When you are up and awake first thing in the morning, you get to hear what a two-year-old says when they wake up. This morning, Ellery says, “Daddy! I wake up, Daddy!” So cute!
Ellery likes to see pictures of herself that KK has taken and saves to his laptop. Yesterday, Ellery had worn a GoPro on her head as she played in snow for the first time. She got to relive that experience this morning.
Today’s main activity was to go north along the west side of the Park. The one area we have not had a chance to explore yet. In particular, we had our sights set on Polebridge, Montana, home to the Polebridge Mercantile. This store has been in business for a 100 years, and KK had heard they have a fantastic bakery. More baked goods!
The Middle Fork Flathead River runs right next to our house. On our drive north, we passed right by the point where the North Fork and the Middle Fork merge. In fact, the road we took was called the North Fork Road.
I have not mentioned yet just how clear every creek, river and lake is up here in Montana. This is the purest of water. Every rock and submerged log is plainly visible no matter the depth. The only exception is when the water is roaring, which is often in the rivers. This water is moving! And the water has the prettiest color, which is difficult to describe. Let’s just say we are enjoying the rivers and streams up here.
Quite a bit of the road to Polebridge was dirt and gravel. The running joke of the trip has been that Stephanie’s Subaru has been in its natural habitat. It seems like every third car we see in a parking lot is a Subaru. It was during our vacation to Yellowstone several years ago when we witnessed much the same thing that we started thinking about getting a Subaru pretty seriously. It has been fun to fit in with all the other granola-eating, Birkenstock-wearing, Subaru owners.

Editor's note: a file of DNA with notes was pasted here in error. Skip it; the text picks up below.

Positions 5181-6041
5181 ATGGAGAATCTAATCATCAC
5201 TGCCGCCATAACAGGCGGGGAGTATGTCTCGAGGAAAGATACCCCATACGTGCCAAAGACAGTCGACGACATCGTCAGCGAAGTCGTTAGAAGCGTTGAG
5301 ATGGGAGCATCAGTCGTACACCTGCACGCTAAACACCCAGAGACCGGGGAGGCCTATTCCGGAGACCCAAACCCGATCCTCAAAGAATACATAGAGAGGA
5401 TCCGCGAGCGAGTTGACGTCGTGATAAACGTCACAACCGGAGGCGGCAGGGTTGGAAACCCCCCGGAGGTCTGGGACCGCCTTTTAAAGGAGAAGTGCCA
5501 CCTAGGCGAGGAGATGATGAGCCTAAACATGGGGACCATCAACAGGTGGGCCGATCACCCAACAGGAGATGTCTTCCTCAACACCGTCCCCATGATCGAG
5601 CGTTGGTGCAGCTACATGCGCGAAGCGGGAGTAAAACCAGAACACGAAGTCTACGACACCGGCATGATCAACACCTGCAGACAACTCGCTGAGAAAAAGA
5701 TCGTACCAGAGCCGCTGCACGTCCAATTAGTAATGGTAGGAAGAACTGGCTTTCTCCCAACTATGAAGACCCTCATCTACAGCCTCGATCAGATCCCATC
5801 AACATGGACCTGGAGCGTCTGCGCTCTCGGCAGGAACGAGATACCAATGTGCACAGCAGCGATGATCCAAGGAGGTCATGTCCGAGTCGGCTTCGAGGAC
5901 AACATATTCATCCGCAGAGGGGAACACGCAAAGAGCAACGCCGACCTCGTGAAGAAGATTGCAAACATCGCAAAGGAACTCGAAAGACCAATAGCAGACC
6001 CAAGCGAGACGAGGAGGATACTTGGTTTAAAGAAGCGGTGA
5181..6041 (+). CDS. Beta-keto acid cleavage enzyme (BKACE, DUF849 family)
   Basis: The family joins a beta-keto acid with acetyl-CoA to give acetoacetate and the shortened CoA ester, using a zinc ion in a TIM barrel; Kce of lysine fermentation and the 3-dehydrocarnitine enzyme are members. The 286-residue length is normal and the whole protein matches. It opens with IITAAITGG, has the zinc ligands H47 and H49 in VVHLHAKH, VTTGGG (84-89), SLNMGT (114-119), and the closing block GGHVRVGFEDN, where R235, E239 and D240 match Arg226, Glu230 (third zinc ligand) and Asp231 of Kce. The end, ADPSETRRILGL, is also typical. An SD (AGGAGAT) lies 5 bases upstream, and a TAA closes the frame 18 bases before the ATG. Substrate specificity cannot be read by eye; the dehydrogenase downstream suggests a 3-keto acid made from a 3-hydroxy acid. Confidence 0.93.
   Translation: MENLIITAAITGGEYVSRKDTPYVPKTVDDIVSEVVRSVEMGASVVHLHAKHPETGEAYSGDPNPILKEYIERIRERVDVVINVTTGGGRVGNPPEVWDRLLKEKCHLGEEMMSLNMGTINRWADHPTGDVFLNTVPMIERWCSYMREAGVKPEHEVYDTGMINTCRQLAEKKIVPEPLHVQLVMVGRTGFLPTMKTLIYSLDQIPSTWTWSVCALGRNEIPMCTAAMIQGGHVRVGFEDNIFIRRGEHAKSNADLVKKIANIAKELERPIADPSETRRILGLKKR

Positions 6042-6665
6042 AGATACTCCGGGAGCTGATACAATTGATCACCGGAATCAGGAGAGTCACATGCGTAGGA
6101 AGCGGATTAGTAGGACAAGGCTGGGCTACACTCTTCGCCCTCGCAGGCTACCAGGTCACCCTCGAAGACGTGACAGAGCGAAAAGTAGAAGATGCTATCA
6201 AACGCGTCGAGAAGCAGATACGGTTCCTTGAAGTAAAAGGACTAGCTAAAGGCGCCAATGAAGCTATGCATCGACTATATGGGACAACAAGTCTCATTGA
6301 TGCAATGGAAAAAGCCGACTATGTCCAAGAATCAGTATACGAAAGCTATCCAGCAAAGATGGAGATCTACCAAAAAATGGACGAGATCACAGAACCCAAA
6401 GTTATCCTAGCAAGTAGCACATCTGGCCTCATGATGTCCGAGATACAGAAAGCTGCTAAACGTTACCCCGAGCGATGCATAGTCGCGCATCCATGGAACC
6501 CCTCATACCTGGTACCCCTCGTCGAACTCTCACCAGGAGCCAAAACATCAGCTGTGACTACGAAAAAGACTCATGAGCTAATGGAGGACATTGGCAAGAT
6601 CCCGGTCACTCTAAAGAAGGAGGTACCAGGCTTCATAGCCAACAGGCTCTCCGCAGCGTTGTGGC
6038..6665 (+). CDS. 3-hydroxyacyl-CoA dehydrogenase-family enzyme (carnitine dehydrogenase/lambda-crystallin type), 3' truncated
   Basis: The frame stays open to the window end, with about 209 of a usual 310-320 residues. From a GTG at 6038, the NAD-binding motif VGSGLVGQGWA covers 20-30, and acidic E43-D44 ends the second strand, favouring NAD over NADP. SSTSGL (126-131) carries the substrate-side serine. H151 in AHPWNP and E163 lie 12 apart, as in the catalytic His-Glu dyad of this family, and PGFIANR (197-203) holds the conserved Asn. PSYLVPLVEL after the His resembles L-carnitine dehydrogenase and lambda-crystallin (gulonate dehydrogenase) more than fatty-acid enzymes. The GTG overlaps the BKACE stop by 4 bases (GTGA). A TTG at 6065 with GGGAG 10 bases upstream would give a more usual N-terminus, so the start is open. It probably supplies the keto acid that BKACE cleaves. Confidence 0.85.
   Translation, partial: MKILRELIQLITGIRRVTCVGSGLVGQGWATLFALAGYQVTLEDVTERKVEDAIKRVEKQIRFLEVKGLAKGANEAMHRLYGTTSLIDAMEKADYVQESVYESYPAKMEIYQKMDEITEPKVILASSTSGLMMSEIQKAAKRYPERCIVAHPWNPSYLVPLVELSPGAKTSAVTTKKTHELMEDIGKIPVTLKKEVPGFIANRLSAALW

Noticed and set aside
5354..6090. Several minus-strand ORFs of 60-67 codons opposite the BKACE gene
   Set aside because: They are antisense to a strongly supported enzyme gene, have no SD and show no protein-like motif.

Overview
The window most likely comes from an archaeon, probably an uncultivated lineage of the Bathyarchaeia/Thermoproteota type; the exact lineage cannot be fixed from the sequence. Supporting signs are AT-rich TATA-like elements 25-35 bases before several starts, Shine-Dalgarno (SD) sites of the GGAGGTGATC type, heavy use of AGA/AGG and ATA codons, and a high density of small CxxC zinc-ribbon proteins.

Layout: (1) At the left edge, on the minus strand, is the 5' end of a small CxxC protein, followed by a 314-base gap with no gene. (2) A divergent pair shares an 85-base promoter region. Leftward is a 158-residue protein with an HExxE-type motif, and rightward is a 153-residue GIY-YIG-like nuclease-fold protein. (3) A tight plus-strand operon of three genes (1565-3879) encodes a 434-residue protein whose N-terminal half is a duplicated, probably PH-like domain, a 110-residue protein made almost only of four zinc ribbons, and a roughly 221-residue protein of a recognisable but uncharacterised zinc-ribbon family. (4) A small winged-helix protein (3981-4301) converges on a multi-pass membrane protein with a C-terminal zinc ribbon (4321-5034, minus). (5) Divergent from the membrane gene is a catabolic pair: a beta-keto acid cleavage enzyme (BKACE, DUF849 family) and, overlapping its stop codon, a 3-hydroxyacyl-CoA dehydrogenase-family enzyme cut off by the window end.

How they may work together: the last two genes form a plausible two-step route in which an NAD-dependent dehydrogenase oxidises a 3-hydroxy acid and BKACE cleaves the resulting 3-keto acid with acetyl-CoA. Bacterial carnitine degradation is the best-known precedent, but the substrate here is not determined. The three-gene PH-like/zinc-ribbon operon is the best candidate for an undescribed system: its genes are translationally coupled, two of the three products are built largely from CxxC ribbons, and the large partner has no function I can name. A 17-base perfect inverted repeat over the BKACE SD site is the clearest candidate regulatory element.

Scott rode in our car on today’s drive. He told us a story about yesterday we had not heard. When we had our picnic lunch at Two Medicine, Ellery sat on a big rock behind our car while eating her lunch. I had moved the car nearer the bathrooms and a truck had pulled into my spot. The driver of the truck got out, picked up the big rock Ellery had been sitting on, and put it in his truck. This guy has not heard of “Leave only footprints and take only pictures”!
Later as we moved ahead, we saw that the truck broke down, we helped by getting him in touch with a heavy duty mechanic and moved on. We enjoyed the mercantile. Their bakery did not disappoint us. A popular item with our group is the huckleberry bear claw. In case, it has not been obvious, huckleberry is the official food item of Montana. We have visited stores devoted entirely to huckleberry food, clothes, and souvenirs.
While we were spending five minutes driving from the Mercantile to the Park entrance, PK told us over the two-way radio the history of Polebridge. The story involved a man who built the store, and got a wife who he made run the store, so he could smoke, drink, fish, and “grow large cabbages”. It was an excellent story. Thanks PK!
We drove back to the Lake McDonald Lodge since Scott needed to return a t-shirt. While we were standing around inside the lodge, we ran into Park Ranger Bill, who gave us a hard time on Monday at the Agpar Visitor Center. Bill was off-duty and having a fun day with his daughter. We chatted with him for a few minutes. Bill was turning 80 tomorrow and was still going strong. We all want to be Bill when we get older.